Testing for Allergies Using Blood Tests
January 20th, 2017

There is an ever rising number of people with allergies across the world. The main indicators of allergies include sneezing as a result of weather change, teary and itchy eyes in dusty home or homes with pests and other animals.

Blood tests are normally run where the exact cause of an allergy is unknown making it very difficult to determine the best course of treatment for your allergy.

Who needs blood allergy tests?

Not every person thought to be allergic goes for blood allergy tests. Persons who are recommended to take the blood allergy tests include:

  • People using medicine that is known to interfere with normal results yet they cannot stop taking the medication. Such medications include antidepressants, steroids, and antihistamines.
  • Persons unable to tolerate the needle scratches necessary for skin testing of allergies.
  • Persons with unstable heart conditions
  • Individuals prone to extreme reactions or anaphylaxis
  • Individuals with poorly managed asthma


Types of blood tests for allergies

There are two main procedural tests run when ascertaining the cause of an allergic reaction. They include:

  1. Enzyme-linked Immunosorbent assays (ELISA)
  2. Radioallergosorbent test (RAST)

Both tests detect the presence and the levelof allergen-specific antigens in your blood. An allergen is any trigger that causes a reaction when you come in contact with it.

Once an allergen is in the body, antibodies are formed against the allergens. At the same time, the antibody cells activate the release of bio-molecules and biochemicalsthat cause the allergy symptoms.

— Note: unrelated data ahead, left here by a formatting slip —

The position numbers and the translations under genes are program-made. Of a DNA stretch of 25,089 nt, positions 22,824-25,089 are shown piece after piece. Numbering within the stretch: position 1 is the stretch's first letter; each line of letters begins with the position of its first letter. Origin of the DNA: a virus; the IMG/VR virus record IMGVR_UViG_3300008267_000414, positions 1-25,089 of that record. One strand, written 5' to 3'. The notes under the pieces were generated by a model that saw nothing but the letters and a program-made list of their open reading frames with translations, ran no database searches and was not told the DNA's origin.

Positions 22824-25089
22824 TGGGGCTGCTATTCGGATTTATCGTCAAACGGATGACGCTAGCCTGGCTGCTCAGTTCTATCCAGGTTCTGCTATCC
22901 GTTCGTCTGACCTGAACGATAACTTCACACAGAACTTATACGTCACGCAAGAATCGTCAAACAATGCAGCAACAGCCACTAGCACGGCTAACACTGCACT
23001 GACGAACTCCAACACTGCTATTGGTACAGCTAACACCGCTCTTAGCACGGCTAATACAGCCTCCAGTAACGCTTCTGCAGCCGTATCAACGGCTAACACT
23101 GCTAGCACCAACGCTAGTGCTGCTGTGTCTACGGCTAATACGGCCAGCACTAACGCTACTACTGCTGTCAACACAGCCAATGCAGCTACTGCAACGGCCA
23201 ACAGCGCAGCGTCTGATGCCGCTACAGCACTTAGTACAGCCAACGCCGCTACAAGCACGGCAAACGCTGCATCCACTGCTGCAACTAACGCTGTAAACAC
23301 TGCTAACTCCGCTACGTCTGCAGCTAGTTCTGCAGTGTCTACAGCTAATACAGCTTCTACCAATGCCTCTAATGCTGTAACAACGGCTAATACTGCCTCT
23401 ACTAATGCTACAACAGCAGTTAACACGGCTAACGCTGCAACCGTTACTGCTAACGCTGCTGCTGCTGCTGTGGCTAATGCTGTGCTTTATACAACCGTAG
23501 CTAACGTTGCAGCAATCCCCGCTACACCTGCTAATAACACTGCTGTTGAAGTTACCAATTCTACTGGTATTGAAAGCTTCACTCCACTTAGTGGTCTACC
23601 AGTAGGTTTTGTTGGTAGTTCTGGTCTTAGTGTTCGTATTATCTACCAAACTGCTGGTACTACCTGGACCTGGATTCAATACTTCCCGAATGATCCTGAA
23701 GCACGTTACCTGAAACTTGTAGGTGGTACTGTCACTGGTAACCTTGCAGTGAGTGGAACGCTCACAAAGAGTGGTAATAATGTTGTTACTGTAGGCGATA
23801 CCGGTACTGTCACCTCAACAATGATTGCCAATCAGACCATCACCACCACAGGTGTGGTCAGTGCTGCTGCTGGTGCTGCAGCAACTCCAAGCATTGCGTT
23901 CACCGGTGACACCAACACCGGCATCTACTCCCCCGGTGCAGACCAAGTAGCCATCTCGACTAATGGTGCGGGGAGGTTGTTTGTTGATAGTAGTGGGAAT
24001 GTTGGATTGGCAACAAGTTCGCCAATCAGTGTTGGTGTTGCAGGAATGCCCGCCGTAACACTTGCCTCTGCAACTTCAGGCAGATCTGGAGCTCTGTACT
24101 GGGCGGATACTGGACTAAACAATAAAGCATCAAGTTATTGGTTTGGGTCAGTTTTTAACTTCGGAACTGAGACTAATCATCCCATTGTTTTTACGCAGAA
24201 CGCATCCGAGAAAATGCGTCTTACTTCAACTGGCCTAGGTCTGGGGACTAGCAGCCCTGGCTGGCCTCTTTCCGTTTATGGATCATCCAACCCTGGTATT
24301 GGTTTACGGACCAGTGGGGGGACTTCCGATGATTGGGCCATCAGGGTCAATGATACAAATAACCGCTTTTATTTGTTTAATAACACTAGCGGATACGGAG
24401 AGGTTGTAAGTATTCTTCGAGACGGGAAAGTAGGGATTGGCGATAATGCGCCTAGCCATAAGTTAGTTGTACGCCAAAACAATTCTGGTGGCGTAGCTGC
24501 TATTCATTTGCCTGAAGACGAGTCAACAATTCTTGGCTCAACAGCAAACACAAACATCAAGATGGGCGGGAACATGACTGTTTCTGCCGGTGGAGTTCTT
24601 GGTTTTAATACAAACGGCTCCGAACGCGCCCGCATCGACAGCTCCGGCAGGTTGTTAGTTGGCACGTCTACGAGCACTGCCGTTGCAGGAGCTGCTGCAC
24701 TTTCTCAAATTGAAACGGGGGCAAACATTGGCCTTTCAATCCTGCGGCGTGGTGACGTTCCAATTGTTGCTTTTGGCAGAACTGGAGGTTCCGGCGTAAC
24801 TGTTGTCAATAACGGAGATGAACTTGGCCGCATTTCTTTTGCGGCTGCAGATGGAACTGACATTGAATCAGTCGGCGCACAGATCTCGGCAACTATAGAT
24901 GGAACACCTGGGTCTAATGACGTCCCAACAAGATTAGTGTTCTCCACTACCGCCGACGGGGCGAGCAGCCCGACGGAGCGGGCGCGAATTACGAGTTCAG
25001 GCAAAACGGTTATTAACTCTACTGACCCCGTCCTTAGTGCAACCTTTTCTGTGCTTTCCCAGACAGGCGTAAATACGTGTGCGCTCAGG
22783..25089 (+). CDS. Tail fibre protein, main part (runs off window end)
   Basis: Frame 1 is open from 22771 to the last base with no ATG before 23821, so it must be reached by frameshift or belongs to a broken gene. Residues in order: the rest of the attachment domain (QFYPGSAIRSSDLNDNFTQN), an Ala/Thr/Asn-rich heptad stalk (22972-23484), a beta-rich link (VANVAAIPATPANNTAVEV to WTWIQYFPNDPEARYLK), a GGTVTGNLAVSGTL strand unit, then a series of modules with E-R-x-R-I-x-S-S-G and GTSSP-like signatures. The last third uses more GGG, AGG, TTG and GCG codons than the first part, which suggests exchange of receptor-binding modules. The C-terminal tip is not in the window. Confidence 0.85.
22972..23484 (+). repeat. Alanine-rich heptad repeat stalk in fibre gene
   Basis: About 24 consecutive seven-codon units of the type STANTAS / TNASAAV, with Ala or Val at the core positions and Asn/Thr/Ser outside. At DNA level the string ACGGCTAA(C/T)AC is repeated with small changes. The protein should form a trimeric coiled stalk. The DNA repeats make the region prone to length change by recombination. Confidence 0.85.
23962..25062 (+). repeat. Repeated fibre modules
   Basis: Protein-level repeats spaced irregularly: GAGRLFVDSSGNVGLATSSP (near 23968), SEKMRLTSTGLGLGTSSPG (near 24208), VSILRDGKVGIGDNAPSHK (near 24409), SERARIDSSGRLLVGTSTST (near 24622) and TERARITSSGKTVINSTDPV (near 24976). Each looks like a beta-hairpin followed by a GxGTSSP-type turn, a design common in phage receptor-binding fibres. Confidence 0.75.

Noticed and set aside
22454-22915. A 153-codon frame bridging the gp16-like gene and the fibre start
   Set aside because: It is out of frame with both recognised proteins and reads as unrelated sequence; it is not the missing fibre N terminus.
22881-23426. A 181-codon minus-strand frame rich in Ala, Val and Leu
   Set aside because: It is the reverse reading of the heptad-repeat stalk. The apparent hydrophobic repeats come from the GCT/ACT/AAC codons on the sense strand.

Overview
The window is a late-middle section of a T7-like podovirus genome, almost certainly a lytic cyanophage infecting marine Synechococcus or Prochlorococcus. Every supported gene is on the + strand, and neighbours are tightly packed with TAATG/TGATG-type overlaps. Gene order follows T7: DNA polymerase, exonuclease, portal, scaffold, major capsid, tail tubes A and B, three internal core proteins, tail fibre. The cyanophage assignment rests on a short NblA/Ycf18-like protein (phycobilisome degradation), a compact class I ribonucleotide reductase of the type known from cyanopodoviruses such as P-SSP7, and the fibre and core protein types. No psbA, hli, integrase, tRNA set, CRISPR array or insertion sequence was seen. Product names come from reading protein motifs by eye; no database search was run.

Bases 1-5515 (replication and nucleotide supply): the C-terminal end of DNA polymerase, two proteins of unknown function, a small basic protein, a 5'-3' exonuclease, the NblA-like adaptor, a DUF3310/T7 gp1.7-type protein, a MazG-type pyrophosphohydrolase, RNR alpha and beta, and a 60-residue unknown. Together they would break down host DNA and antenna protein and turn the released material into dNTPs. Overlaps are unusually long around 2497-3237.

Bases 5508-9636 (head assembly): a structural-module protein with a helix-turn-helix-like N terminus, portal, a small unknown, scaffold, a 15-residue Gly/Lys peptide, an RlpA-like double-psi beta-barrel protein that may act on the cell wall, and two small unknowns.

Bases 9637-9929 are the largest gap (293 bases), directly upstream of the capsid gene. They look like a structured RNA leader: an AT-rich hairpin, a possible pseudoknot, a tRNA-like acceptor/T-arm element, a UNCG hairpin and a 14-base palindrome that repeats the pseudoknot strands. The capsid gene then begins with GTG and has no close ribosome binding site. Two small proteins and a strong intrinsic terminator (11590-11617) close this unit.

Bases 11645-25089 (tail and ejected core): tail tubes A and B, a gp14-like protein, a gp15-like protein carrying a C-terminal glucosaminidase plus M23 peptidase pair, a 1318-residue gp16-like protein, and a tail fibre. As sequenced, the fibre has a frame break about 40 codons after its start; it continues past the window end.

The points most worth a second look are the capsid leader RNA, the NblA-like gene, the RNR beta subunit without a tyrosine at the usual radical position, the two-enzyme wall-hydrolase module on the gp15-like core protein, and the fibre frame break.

The antibody strongly associated with allergies is IgE or Immunoglobulin E. The above-mentioned allergy blood tests are used to screen allergies for dust, trees, pet dander, weeds, or mold. They are also important for diagnosing food allergies.

IgE and other antibodies have been shown to cause de-granulation of basophills and mast cells in vitro. The de-granulation causes activation of complement cascades that will be found to be in high levels circulating in blood.


There are various ELISA testing kits in the market for research and clinical use. The testing kits for allergies are normally predesigned with the antigen-specific antibodies attached to the testing kit’s solid matrix.

There are four main types of ELISA tests: direct, indirect, sandwich, and the competitive ELISA. The indirect ELISA test is often used for allergies though the competitive and the sandwich assay can also be used.

ELISA tests are high on the list of recommended allergy blood tests because they are highly sensitive, safe, and economical. Besides measuring the presence and the levels of IgE in blood, these tests also determine the presence of IgG, another antibody whose levels are high in allergic reactions.


The radio allergosorbent test is used to detect the presence of IgE antibodies when determining what a person could be allergic to. It is mainly employed in treatment of Type I allergic reactions.

In conclusion, allergies whose causes cannot be determined normally are determined or tested by running blood tests. There are blood-testing kits for ELISA and RAST tests and the results have always been conclusive whenever they are run.

Author Bio

Isabella Rossellinee is a renowned biochemist working with a leading biochemical firm to design testing kits for various diseases.



Please visit BumpBoxes.com to learn more about packages for Moms and Moms to be!

Tags: , , , , ,


Guest Blogger
Guest Blogger
  • Brian Bahia

    Great article!